Concepts: Goal programming, Case study, Analysis, Multi-criteria decision analysis, Operations research, Critical thinking, Decision making software, Decision theory

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Zoonoses are a growing international threat interacting at the human-animal-environment interface and call for transdisciplinary and multi-sectoral approaches in order to achieve effective disease management. The recent emergence of Lyme disease in Quebec, Canada is a good example of a complex health issue for which the public health sector must find protective interventions. Traditional preventive and control interventions can have important environmental, social and economic impacts and as a result, decision-making requires a systems approach capable of integrating these multiple aspects of interventions. This paper presents the results from a study of a multi-criteria decision analysis (MCDA) approach for the management of Lyme disease in Quebec, Canada. MCDA methods allow a comparison of interventions or alternatives based on multiple criteria.

Concepts: Multi-criteria decision analysis, Systems theory, Lyme disease, Emergence, Management, Operations research, Decision theory, Decision making software

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Health technology assessment and healthcare decision-making are based on multiple criteria and evidence, and heterogeneous opinions of participating stakeholders. Multi-criteria decision analysis (MCDA) offers a potential framework to systematize this process and take different perspectives into account. The objectives of this study were to explore perspectives and preferences across German stakeholders when appraising healthcare interventions, using multi-criteria assessment of a heart pulmonary sensor as a case study.

Concepts: Evaluation methods, Operations research, Risk, Multi-criteria decision analysis, Critical thinking, Decision theory, Decision making software

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Since the introduction of the orphan drugs legislation in Europe, it has been suggested that the general method of assessing drugs for reimbursement is not necessarily suitable for orphan drugs. The National Institute for Health and Clinical Excellence indicated that several criteria other than cost and efficacy could be considered in reimbursement decisions for orphan drugs. This study sought to explore the multi-criteria decision analysis (MCDA) framework proposed by (Orphanet J Rare Dis 7:74, 2012) to a range of orphan drugs, with a view to comparing the aggregate scores to the average annual cost per patient for each product, and thus establishing the merit of MCDA as a tool for assessing the value of orphan drugs in relation to their pricings.

Concepts: Decision making, Introduction, Price, Operations research, Multi-criteria decision analysis, Clinical trial, Decision theory, Decision making software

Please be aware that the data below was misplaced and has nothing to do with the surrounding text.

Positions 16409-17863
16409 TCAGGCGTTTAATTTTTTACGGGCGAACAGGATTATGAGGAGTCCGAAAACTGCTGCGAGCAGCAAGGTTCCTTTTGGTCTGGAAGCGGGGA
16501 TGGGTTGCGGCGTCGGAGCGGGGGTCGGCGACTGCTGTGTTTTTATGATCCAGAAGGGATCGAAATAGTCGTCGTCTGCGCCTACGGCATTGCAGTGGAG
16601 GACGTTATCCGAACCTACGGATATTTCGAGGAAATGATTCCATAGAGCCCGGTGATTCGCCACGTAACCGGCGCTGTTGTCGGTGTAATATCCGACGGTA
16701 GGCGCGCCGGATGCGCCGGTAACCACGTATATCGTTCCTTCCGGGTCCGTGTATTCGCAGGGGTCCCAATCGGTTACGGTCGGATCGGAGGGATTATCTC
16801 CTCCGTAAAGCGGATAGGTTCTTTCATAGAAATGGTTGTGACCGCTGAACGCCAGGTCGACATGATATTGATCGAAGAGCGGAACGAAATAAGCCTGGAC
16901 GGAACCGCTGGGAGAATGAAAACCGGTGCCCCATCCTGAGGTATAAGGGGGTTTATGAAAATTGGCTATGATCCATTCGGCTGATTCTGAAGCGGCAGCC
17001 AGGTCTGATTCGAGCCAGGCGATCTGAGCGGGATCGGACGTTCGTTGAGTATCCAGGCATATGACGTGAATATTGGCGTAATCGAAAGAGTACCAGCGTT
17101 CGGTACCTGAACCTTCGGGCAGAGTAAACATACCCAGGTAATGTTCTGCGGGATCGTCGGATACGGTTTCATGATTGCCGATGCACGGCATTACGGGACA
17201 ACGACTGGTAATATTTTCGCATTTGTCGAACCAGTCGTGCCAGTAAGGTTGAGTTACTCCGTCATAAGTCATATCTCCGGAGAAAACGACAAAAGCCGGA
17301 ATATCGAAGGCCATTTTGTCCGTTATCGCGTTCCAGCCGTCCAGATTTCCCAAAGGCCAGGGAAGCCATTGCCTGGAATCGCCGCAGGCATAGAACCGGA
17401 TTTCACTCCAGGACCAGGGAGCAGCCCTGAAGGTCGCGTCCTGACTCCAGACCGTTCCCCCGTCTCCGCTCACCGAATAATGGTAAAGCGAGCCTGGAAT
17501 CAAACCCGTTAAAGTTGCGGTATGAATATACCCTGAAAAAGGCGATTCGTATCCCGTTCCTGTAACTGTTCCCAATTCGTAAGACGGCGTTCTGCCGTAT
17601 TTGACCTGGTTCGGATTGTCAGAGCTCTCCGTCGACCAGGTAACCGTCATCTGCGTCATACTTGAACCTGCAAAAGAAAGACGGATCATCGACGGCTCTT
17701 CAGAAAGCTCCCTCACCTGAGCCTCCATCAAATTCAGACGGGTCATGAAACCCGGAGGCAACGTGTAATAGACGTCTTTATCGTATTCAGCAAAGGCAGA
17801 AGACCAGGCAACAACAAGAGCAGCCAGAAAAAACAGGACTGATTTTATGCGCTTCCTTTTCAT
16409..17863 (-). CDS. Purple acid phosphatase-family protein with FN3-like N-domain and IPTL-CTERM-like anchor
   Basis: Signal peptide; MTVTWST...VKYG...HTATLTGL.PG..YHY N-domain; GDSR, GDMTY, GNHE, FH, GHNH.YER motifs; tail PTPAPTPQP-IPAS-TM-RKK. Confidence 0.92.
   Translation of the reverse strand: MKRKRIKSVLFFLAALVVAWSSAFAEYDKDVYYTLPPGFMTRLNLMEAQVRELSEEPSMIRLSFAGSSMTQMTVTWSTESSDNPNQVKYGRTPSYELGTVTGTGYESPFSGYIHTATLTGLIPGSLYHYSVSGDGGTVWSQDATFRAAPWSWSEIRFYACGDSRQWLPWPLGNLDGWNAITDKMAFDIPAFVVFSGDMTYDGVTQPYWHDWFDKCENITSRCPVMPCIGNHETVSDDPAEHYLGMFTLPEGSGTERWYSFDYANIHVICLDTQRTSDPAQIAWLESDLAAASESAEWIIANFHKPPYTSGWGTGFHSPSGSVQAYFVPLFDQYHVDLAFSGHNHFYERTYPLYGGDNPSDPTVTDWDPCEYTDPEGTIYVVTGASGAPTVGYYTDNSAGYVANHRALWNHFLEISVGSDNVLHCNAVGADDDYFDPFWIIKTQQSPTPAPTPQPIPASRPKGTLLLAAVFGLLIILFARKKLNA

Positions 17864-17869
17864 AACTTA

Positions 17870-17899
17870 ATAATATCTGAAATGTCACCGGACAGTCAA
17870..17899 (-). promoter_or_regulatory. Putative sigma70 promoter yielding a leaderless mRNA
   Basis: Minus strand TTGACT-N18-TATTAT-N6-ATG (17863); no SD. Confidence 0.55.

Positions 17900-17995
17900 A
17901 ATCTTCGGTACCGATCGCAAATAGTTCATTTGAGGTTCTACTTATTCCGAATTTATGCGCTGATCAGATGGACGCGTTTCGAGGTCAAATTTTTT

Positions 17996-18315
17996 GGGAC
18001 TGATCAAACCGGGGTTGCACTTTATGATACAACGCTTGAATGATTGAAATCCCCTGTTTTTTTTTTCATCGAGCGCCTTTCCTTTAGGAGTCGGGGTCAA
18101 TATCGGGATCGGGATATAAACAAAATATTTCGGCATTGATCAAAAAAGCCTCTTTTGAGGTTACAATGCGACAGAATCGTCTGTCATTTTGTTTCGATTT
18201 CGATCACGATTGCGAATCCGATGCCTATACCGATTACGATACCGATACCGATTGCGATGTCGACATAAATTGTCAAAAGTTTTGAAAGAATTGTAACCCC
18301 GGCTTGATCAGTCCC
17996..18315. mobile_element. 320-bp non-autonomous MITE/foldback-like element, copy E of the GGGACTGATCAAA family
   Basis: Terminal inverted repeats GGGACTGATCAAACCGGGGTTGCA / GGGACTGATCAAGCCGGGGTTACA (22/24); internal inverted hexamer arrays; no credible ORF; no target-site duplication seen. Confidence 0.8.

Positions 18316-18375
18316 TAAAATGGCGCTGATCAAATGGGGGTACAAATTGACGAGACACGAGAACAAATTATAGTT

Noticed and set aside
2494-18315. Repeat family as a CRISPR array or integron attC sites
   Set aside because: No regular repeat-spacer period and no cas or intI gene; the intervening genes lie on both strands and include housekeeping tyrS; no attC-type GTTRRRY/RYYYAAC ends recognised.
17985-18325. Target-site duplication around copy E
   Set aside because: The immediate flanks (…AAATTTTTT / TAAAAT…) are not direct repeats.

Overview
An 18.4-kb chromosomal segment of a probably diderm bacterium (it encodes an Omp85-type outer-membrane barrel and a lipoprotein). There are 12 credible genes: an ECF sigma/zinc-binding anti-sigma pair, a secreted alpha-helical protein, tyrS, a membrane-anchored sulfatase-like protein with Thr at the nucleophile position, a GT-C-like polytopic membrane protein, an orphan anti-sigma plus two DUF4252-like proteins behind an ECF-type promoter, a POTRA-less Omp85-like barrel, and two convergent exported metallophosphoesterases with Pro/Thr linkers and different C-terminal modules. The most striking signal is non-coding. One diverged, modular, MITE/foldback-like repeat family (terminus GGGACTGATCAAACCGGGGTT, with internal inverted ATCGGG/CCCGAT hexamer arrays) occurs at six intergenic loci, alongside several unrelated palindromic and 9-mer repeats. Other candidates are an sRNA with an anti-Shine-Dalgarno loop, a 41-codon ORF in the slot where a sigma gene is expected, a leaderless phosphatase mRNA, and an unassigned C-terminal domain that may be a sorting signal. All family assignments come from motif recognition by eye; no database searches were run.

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BACKGROUND: As fiscal constraints dominate health policy discussions across Canada and globally, priority-setting exercises are becoming more common to guide the difficult choices that must be made. In this context, it becomes highly desirable to have accurate estimates of the value of specific health care interventions.Economic evaluation is a well-accepted method to estimate the value of health care interventions. However, economic evaluation has significant limitations, which have lead to an increase in the use of Multi-Criteria Decision Analysis (MCDA). One key concern with MCDA is the availability of the information necessary for implementation. In the Fall 2011, the Canadian Physiotherapy Association embarked on a project aimed at providing a valuation of physiotherapy services that is both evidence-based and relevant to resource allocation decisions. The framework selected for this project was MCDA. We report on how we addressed the challenge of obtaining some of the information necessary for MCDA implementation. METHODS: MCDA criteria were selected and areas of physiotherapy practices were identified. The building up of the necessary information base was a three step process. First, there was a literature review for each practice area, on each criterion. The next step was to conduct interviews with experts in each of the practice areas to critique the results of the literature review and to fill in gaps where there was no or insufficient literature. Finally, the results of the individual interviews were validated by a national committee to ensure consistency across all practice areas and that a national level perspective is applied. RESULTS: Despite a lack of research evidence on many of the considerations relevant to the estimation of the value of physiotherapy services (the criteria), sufficient information was obtained to facilitate MCDA implementation at the local level. CONCLUSIONS: The results of this research project serve two purposes: 1) a method to obtain information necessary to implement MCDA is described, and 2) the results in terms of information on the benefits provided by each of the twelve areas of physiotherapy practice can be used by decision-makers as a starting point in the implementation of MCDA at the local level.